KIDS STAGE A COOL-SCHOOL COUP
Cast members rehearse for next week’s Cool School Showcase event at the Count Basie Theatre.
By TOM CHESEK
In some respects, it’s not all that different from those good old school talent shows that generations have known and tolerated.
Only in this case, many of the kids doing the singing, the dancing and the acting are skilled and budding pros who already have agents. And instead of an all-purpose room with folding aluminum chairs, the show goes up on the boards of one of the most famous entertainment stages on the East Coast; a Red Bank venue whose marquee groans these days with the names of such heavyweights as Wayne Newton, Lewis Black and a local talent by name of Springsteen.
Under the supervision of Executive Director Yvonne Lamb Scudiery, the Cool School program at the Count Basie Theatre has been offering an ambitious and highly regarded curriculum of classes and workshops for aspiring actors, musicians and dancers aged 4 to 16 years. The course selections, taught by a crew of seasoned pros, range from funtime-atmosphere weekend activities to some very serious seminars in professional development and audition technique.
Young performers from all over Monmouth and parts of Ocean County as well as master-class students hailing from precincts in northern NJ and NYC have taken some crucial first steps at the Count’s Cool School. The sessions, which begin each January, April, July and September, climax with the presentation of a quarterly Cool School Showcase, the Winter 2008 edition of which comes to the Basie stage on the evening of March 18.
Between 150 to 200 kids participate in each showcase event a number that generally translates into some 500 to 600 parents, friends and family members buying tickets and filling the seats of the venerable Monmouth Street venue. It’s a factor that Scudiery has come to realize the value of, even if it means an extra level of logistical responsibilities for the already hands-on director. As a choreographer with Company of Dance Arts, she’s staged many a junior ballet for area audiences, too.
“I’m the one they come to when they need five stools or three boxes on stage,” sighs Scudiery, the first and only director the program has ever had. “We only get one quick tech run-through at 4:00 the day of the show.”
A dancer by training, the dynamic Scudiery is a fascinating study in laser-like energy and diffuse passions; a classical music lover who admits to being baffled by many of the pop acts who pass through the Basie, even while retaining a soft spot for the jagged junkyard rhythms and ghostly midway melodies of Tom Waits.
She’s a lifelong advocate of exposing kids to the arts, yet she exhibits a refreshing candor when discussing the realistic prospects of most kids who yearn for a performing-arts career.
“It’s all about the hard work and the discipline it takes to ace what you want to do,” Scudiery maintains. “That’s the most important lesson.”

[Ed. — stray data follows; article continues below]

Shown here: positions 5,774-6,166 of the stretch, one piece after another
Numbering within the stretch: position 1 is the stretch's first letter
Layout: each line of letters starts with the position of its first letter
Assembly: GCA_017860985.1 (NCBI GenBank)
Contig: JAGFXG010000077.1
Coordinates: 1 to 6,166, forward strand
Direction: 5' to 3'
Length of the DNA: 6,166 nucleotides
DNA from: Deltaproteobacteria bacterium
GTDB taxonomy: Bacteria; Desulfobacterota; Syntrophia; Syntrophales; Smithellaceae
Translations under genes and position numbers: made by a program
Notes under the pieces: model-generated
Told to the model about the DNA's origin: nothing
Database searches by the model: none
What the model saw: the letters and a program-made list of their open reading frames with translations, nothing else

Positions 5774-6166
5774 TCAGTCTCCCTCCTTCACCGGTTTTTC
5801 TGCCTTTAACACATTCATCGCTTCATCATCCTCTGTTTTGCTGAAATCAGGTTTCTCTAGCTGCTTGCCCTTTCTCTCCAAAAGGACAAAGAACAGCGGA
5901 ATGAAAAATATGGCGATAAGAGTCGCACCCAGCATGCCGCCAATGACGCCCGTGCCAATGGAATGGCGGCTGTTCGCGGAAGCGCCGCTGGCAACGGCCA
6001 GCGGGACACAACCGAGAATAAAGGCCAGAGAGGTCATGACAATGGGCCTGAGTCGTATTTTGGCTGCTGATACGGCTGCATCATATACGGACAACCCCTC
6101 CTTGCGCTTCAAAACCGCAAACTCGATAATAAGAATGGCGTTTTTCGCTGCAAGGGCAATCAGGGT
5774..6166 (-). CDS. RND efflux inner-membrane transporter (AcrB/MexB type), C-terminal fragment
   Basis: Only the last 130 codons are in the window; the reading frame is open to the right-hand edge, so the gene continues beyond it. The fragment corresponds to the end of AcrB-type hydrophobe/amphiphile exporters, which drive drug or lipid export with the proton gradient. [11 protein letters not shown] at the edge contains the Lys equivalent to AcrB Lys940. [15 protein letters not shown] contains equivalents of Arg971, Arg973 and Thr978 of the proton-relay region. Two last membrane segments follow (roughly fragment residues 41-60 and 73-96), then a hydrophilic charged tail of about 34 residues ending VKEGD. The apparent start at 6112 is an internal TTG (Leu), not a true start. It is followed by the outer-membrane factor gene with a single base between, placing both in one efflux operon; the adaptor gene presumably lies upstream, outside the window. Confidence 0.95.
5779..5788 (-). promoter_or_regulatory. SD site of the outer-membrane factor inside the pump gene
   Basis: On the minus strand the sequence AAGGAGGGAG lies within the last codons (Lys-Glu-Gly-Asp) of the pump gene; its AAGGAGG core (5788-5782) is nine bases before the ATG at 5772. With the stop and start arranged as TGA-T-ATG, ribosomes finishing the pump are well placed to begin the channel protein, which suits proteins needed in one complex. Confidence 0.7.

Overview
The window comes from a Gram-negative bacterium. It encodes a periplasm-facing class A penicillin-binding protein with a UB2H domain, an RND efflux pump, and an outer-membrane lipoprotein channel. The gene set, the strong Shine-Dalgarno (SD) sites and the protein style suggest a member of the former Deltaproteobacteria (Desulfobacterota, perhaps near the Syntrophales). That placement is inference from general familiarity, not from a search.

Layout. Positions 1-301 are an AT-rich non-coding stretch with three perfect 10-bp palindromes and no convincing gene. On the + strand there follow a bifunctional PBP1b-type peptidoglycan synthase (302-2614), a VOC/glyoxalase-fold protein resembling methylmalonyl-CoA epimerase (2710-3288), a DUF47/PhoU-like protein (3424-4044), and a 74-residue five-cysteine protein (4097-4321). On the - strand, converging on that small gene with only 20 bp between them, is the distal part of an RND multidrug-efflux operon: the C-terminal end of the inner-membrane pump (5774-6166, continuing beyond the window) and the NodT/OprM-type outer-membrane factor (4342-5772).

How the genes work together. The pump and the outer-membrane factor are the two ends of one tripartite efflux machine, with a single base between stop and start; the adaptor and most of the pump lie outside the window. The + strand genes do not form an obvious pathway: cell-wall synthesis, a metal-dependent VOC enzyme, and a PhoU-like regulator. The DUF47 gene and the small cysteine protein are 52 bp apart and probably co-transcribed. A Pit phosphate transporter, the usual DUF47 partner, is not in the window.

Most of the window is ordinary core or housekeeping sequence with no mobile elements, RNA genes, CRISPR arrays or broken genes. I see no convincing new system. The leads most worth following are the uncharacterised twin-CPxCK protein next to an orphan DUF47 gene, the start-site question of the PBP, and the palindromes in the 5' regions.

“As a teacher, I’m not a ‘you’re so special’ kind of person,” says Scudiery, who began her own training as “a total nerd” under the daunting watch of some very strict Russian dance tutors. She later overcame her anxieties about performing in front of audiences and even tapped into some latent skills in the area of arts administration.
“I was traveling around the country, being put in charge of all sorts of things,” she recalls. “But I couldn’t talk to anybody about anything other than what I was doing.”
A collection of group musical/dance numbers or skits with some solo pieces from advanced students, the Cool School Showcase presents a sampling of everything the school has to offer, with the exception of the film program (Scudiery promises that streaming video of the best work from the school’s film classes will be represented on a new website, due to make its debut later this year). According to the director, the young filmmakers will be assisting Red Bank-based internet professional Marybeth Maida with a project commemorating Red Bank’s 2008 centennial celebration.
When the Count Basie Theatre takes a hiatus this summer to effect some long-awaited renovations, the Cool School will remain in session. In fact, plans are being drawn up for the August 19 Summer Showcase to be presented outdoors at Riverside Gardens Park, an offering to be produced in conjunction with the borough Parks and Recreation Department‘s summer-camp program.
At the end of the day, the artist and administrator is nothing if not pragmatic about her responsibilities as event producer; a role in which flowery artistic impulses often butt up against the pressures of stage-managing a vintage vaudeville show, or a live Ed Sullivan broadcast.
“Listen, I used to be a nightclub dancer. I played the Latin Quarter in the old days,” Scudiery says. “Backstage, there would be flamenco dancers coming off the stage, bird whistlers going on… It’s kind of like that.”
Tickets for the 6:30p Tuesday show are priced at $10 general admission, and can be purchased online at the Count Basie Theatre website.